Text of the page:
The Golden Rules of Designing a Zoned System
Here are six common sense rules we teach our people that will make designing systems a breeze. When you design a zoned system, you should follow these guidelines as much as possible when grouping rooms together to form a zone:
- Never combine different floors on the same zone. The fact that hot air rises, and cold air falls will sink you before you even begin. As everyone knows, there’s nothing worse than a customer with a hot head or cold feet!
- Never zone rooms of different construction types in the same zone. For an example, a new addition should always have its own thermostat since it typically has better insulation than the rest of the home, and it will react differently than older sections of the home.
- Never zone rooms that have perimeter wall areas with rooms that are entirely internal to the structure since they are not affected by the outside temperature changes. All internal rooms should be grouped together whenever possible.
- All thermostats should be located in the room used the most in any area. Just like with non-zoned systems thermostats should never be installed in hallways, unless the customer plans on doing most of his living there.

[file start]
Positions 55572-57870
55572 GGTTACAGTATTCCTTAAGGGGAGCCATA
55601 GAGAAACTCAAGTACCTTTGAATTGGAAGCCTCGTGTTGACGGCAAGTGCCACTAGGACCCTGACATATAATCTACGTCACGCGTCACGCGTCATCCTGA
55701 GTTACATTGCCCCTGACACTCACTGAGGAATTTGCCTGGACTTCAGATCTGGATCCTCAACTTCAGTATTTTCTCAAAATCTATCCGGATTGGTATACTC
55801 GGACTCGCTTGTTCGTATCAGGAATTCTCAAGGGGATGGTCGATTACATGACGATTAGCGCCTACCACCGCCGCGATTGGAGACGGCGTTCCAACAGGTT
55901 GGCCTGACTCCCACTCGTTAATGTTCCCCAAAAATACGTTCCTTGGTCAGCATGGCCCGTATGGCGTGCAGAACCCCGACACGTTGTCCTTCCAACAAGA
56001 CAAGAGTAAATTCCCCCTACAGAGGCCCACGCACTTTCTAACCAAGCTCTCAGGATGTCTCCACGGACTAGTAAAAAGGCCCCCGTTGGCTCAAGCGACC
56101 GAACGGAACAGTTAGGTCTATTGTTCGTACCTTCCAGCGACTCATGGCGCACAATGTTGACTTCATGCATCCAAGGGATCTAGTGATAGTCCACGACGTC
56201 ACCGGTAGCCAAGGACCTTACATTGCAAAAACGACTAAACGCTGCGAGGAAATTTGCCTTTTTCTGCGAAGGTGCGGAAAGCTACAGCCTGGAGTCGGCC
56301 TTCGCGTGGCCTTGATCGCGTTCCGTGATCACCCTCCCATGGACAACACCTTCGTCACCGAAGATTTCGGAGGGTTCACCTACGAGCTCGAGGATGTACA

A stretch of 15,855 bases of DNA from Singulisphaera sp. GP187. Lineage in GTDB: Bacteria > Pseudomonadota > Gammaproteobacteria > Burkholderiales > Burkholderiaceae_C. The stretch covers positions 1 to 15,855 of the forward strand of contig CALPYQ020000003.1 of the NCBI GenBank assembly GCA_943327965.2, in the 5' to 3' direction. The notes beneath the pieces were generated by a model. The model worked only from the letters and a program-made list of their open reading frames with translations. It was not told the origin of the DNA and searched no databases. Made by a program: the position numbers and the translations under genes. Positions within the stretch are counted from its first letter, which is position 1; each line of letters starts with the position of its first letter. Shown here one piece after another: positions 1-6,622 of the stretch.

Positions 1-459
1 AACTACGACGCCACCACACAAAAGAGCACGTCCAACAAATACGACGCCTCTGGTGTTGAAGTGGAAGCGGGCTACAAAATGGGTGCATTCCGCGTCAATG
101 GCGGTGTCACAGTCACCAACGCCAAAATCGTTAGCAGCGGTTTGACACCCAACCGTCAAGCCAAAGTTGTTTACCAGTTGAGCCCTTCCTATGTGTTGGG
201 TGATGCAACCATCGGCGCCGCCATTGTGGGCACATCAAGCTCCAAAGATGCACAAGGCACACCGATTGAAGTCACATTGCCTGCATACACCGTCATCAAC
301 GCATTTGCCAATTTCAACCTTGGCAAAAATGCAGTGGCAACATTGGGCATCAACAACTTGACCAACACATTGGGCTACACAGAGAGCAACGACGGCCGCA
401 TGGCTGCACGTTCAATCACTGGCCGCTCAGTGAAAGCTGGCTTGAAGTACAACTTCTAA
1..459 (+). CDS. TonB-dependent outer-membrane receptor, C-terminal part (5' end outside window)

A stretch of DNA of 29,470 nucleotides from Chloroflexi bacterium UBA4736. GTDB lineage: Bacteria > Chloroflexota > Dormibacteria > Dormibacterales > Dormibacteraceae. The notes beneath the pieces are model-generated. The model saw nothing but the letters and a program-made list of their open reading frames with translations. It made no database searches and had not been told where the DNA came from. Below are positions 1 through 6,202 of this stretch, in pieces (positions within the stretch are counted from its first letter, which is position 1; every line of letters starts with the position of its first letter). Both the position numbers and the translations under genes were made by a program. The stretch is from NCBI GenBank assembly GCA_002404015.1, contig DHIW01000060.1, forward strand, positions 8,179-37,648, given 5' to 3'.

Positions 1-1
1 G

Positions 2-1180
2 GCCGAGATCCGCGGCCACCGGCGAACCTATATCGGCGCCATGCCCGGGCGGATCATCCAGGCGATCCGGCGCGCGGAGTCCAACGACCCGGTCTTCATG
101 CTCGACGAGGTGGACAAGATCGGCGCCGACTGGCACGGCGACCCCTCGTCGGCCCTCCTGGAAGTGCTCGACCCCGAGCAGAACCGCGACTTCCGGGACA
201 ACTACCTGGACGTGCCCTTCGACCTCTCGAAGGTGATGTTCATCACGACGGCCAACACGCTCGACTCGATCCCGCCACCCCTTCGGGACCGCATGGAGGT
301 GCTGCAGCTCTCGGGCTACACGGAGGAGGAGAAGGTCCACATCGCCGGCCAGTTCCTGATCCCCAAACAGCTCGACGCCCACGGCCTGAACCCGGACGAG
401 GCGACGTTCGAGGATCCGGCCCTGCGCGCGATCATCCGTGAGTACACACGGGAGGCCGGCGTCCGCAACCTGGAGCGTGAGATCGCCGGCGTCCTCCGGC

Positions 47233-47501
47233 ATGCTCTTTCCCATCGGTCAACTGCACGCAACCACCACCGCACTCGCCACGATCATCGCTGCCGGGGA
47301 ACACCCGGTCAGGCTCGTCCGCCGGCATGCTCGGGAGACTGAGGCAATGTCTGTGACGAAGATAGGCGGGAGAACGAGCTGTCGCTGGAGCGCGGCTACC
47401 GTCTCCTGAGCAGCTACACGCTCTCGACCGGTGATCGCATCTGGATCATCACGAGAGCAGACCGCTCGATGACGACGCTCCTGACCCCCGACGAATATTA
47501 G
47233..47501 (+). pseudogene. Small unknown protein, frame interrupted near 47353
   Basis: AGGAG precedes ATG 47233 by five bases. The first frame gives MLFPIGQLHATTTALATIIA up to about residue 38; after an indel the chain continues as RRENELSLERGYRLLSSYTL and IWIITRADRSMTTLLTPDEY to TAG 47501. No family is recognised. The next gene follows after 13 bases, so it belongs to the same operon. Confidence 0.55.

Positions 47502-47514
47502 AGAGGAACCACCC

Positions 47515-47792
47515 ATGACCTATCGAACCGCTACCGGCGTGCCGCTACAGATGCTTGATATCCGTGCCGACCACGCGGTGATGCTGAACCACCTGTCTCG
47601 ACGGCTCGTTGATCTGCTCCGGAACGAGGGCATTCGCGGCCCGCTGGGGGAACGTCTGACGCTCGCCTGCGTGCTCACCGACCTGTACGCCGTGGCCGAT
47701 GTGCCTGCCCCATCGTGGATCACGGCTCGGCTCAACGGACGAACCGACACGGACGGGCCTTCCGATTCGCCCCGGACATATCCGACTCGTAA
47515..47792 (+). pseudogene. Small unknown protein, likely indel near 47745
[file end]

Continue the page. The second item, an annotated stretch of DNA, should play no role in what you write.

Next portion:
- Never put rooms with conflicting solar or mechanically generated heat loads on the same zone. For example don’t put a east facing room that receives a heavy morning sun load onto the same zone as a western facing room.
- Always try to have a minimum of two registers for any one zone. This keeps the air flow more stable, and guarantees airflow when the customers dog decides to nap on top of one.
You may not be able to follow every rule, but if you at least take them into consideration when you design a system you’ll avoid a lot of trouble.